To soak or not to soak: avoid the hot tub post-workout

hot tub inflammation

hot tub inflammationWhile reading a recent question on running and post-workout dips in the hot tub, I learned some interesting things about how the body works. Some of these insights go against traditional notions. It seems like most people assume that after a long run, or bout of exercise, the most relaxing and beneficial thing to do is soak in a hot tub. But is that really true? Contrary to popular belief, you might not want to take that hot dip in the spa; instead, it might be more beneficial to soak in an ice tub. Yes, that’s correct – an ice bath!

The reason: When you go for a long run, or just finished a workout, your muscles are inflamed. You want to reduce inflammation, and sitting in a hot tub will do just the opposite. Instead, run a cold water bath and slowly immerse yourself in the cool water to adjust to the different temperature. Then, get someone to dump 5-10 pounds of ice, or more if you can handle it, into the tub with you. Spend around at least 5-10 minutes in the cold water, and your muscles will be set on a path to recover much better. This works for the same reason it’s wise to put ice on a pulled or torn muscle to help prevent excessive inflammation.

Personally, I’ll still opt for a soak in a hot tub after a day of skiing. I can’t imagine jumping into a cold water bath with a beer in hand; that just doesn’t seem pleasant at all. However, if you are training for a big race, or something more serious and you want a better way to promote healing and reduce inflammation, stay out of the spa!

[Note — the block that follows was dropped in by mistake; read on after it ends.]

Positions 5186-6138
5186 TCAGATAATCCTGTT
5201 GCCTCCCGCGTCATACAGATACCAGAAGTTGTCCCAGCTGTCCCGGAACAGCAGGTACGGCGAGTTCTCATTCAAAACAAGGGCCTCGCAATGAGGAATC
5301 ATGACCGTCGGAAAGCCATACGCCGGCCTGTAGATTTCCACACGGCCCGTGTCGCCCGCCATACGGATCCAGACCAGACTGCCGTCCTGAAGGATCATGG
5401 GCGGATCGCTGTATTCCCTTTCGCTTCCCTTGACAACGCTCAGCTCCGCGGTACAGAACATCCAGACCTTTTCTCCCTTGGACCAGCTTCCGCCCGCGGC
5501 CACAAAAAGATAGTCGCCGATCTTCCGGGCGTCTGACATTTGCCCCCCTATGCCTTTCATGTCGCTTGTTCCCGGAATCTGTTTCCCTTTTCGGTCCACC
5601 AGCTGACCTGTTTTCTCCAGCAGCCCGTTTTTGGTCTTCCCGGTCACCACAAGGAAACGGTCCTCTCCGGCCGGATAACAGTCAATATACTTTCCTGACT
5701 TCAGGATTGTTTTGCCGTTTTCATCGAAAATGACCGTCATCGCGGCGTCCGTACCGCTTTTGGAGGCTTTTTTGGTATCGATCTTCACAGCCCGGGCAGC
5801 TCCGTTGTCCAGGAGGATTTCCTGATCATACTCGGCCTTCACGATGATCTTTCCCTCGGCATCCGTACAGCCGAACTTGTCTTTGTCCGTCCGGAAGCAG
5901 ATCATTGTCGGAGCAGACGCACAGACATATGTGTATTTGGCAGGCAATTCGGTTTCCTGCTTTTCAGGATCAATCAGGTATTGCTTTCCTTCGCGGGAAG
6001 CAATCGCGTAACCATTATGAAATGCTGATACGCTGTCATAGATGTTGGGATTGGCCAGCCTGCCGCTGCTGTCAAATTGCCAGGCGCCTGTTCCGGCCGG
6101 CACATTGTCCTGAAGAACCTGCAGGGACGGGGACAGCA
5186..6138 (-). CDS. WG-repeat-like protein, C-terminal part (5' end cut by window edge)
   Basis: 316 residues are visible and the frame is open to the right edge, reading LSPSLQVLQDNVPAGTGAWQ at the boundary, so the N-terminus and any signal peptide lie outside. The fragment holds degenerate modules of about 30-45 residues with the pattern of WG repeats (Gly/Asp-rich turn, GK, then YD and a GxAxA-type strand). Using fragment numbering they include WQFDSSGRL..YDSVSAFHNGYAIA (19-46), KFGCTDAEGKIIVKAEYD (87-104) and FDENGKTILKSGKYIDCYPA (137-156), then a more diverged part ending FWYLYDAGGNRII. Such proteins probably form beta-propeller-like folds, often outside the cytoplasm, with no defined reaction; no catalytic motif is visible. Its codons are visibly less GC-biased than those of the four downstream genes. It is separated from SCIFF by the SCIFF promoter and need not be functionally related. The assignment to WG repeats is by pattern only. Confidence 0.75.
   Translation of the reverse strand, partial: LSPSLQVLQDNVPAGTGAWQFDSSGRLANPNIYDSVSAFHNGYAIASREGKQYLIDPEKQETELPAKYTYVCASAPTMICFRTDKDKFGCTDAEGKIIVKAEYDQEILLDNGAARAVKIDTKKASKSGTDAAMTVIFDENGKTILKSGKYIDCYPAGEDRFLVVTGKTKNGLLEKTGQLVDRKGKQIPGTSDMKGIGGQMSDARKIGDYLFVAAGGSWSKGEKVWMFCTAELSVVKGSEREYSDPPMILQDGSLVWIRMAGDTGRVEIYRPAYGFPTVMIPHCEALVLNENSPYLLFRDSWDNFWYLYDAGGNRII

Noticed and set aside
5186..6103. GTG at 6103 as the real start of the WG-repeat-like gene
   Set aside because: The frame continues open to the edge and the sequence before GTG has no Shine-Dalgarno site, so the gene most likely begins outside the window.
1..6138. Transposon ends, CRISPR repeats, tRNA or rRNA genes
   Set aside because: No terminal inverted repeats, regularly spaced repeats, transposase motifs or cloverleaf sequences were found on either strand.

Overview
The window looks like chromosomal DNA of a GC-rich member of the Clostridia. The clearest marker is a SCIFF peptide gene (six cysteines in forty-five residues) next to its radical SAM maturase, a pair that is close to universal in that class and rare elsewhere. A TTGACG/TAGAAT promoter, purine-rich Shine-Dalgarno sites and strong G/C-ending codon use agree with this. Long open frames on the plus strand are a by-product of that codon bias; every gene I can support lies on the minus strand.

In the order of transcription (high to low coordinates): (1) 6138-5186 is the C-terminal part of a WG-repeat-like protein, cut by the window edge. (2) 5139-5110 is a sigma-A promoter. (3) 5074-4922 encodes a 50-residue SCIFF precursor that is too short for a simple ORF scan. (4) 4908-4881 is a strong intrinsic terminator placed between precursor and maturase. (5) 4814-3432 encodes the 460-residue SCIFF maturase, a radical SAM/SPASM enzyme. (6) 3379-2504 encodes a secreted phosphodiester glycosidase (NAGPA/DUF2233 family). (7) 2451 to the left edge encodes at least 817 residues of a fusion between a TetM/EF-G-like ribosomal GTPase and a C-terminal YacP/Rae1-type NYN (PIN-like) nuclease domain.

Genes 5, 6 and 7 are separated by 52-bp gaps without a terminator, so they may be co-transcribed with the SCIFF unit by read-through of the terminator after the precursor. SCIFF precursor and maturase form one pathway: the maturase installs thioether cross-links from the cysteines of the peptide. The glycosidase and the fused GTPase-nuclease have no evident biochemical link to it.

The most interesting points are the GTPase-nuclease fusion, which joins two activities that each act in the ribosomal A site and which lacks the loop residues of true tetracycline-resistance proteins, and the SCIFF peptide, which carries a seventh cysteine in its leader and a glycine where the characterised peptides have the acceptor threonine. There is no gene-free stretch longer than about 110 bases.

You might be wondering why so many people seem to recommend soaking in the hot tub to relieve minor pain and inflammation having read this so far. Well, there is a good reason. For minor aches and pains, a daily routine of soaking in your hot tub will probably benefit you in the long term. This is because some inflammation is actually a good thing – when parts of your body get inflamed, it’s a natural healing reaction. The difference comes when you compare a major or more traumatic inflammation cause with minor ones. If you just went on a marathon run, you definitely don’t need to spur further inflammation; if you went on a two mile jog, a post-run soak might do you some good.

So the basic rule is that for chronic minor pains, daily hot tub soaks will result in good therapeutic results. If you have a more serious injury that’s already very inflamed, you should probably avoid making it worse with any more heat.